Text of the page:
Mission Statement

The Rocky Mountain Society of Botanical Artists is an open and diverse group of artists, collectors and admirers who share a love for the practice and perpetuation of botanical art and illustration with a fond focus on plants in the Rocky Mountain Region.
We encourage and participate in educational outreach, juried and non-juried exhibits, lectures, workshops and regular chapter meetings. The RMSBA is proud to be the very first chapter affiliation of the international organization, the American Society of Botanical Artists.

Thursday, September 29, 2011

Things to do in Denver when... it's Autumn!

Let's start with this lovely invitation:

This exhibit celebrates the DBG Certificate in Botanical Art and Illustration students and their artworks. Over 65 images will be on display, including the certificate recipients from this year as well as works by students who are beginners. What a treat to see their work too!

An annual exhibit, this year it has traveled to the University of Denver Museum of Anthropology Gallery, to allow new viewers a chance to see what the botanical art fuss is all about. DU students and educators will have the pleasure of seeing the artworks during October, with the images providing a nice reminder of summer's fading lushness. Please RSVP to Exhibits@botanicgardens.org by October 5th if you plan to attend.

Alyson B. Stanfield addresses RMSBA members, discusing her methods for getting into successfull self-promotion, a skill all artists need to master to get their art seen and sold

Read this report about our September meeting!I’d Rather Be In The Studio” The Artist’s No-Excuse Guide to Self-Promotion is written by Alyson B. Stanfield, our speaker at the RMSBA 9/18/11 meeting in the Jefferson County Public Library. 

Alyson is a professional art business coach who books speaking engagements nationwide, and is very familiar with the issues of artists and the different levels of technical knowledge of the art community.  Alyson cheerfully shared her successes and failures with blogs, websites, Twitter, and other self-promotion strategies. 

We discussed exposure via websites and blogs, principles of no-excuse self-promotion, balance of technology vs. older methods of communication, and where to begin when starting from scratch.Her book was very well received by our members, as she as updated and modified the text to keep up with the dynamic business world.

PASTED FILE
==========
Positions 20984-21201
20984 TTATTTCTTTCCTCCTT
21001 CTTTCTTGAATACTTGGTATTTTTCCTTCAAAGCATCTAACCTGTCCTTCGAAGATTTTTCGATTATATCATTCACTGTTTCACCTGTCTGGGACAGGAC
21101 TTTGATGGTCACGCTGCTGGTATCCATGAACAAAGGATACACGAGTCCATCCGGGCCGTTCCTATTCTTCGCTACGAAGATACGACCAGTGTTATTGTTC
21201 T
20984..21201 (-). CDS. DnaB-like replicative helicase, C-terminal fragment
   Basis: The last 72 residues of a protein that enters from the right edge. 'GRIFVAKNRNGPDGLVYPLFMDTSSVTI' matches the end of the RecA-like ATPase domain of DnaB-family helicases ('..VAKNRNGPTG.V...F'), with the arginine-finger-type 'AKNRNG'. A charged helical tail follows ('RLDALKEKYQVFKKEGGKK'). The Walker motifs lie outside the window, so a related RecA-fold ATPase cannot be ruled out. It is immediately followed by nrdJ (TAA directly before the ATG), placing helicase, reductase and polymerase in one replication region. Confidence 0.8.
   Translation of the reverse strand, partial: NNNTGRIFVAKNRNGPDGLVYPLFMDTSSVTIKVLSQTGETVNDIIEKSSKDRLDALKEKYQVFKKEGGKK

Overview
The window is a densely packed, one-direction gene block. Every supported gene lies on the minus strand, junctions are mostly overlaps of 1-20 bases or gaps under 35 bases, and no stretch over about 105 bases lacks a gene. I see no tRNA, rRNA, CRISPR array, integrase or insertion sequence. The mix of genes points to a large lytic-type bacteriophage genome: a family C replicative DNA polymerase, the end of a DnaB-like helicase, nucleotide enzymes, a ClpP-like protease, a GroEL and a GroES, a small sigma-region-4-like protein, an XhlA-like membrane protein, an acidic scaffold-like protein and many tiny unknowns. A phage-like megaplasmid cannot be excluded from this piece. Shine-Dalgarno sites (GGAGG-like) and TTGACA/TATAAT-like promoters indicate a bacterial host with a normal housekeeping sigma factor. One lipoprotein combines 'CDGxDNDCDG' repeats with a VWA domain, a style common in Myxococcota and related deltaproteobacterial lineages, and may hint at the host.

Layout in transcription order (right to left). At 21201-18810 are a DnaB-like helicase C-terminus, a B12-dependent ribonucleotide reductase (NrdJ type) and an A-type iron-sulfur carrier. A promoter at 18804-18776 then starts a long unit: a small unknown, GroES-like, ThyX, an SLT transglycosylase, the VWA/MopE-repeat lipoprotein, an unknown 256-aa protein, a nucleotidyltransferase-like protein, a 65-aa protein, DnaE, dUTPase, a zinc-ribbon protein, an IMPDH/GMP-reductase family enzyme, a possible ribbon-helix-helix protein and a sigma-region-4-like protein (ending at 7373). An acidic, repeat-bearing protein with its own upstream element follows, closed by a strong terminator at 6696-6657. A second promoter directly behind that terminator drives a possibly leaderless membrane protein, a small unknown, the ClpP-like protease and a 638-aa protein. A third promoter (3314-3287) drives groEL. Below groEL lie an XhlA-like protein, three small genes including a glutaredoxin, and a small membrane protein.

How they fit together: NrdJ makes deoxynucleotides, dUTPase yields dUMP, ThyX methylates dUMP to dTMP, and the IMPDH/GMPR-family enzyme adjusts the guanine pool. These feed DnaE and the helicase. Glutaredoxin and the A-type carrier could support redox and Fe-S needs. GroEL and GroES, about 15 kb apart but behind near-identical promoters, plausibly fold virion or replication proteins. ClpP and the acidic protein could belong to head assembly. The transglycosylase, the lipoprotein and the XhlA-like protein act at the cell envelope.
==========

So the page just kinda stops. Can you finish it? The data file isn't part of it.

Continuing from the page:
You can learn more about Alyson at her website: http://www.artbizcoach.com/. A huge round of thanks to Julie Terry for arranging this successful and informative meeting.

Rustle, Ornamental Grass, colored pencil, by Susan Rubin

There's also your opportunity to exhibit your art online in the first online gallery for RMSBA, "Remembering Summer." All the info you need to enter is listed in the last entry just below this one. Time is of the essence. Please send your enries by Monday!

Acorn and Maple Leaf, Fall Fire, watercolor on paper, by Libby Kyer

Take a drive and head for the hills. This weekend, the aspen should be at peak color. Rumor has it there are orange and red leaves in profusion in the well-watered mountain valleys. If you have time, enjoy painting and share the results with us on this blog!

Say "Thank you!" to Denver area city gardens workers. The parkways, parks, event centers and other available growing spots have been lovingly tended and are in their last moments as eye candy and visual relief  for the car bound commuter, biking enthusiast, walking citizen, jogging enthusiast and anyone else who has passed them. My favorite garden in Denver is Alamo Placita Park on Speer. Find your favorite, and if there's a gardener there, give them the appropriate hug wave, kiss-noise and hearty thanks. You know they deserve it!

Estelle deRidder, graphite on paper, Pinus redutis

Start planning your winter projects: There's nothing quite as delicious as making decisions without deadlines to influence choices! Now is the time to think about what kind of artwork will sustain you in the winter. Choose your subjects, get to know them with some gesture sketching, work out some interesting compositions, and make the drawing perfect now.

Color studies, pressing plant parts, researching species information can all be done at a more leisurely pace while summer winds down, autumn heats up in color and complexity. Collect seeds, seed casings, seed pods, dry grasses, yucca pods, cones and other enticing detritus in your area. Take care of your art needs! You deserve it!

Pseudolsugo menziesii, watercolor on paper, by Julie Sprinkle

Send us your pictures! You may notice we have some repeat names in the artists responsible for the images on our blog. That's because they have sent me pictures. If yours haven't been displayed yet, send them now! And if you have had work on the blog already, we still want to see what you're doing now!Color .jpgs at about 150 dpi are perfect. Please be sure to send your name, the media used in your artwork, and the substrate - paper, film, etc. Also, you may send a comment about the image, telling us why the species is special to you. Send them to me at rmsbaritsts@gmail.com. It's only your blogspot when you participate! Can't wait to see what's coming in.

After the Frost, graphite and colored pencil on film, by Dorothy DePaulo

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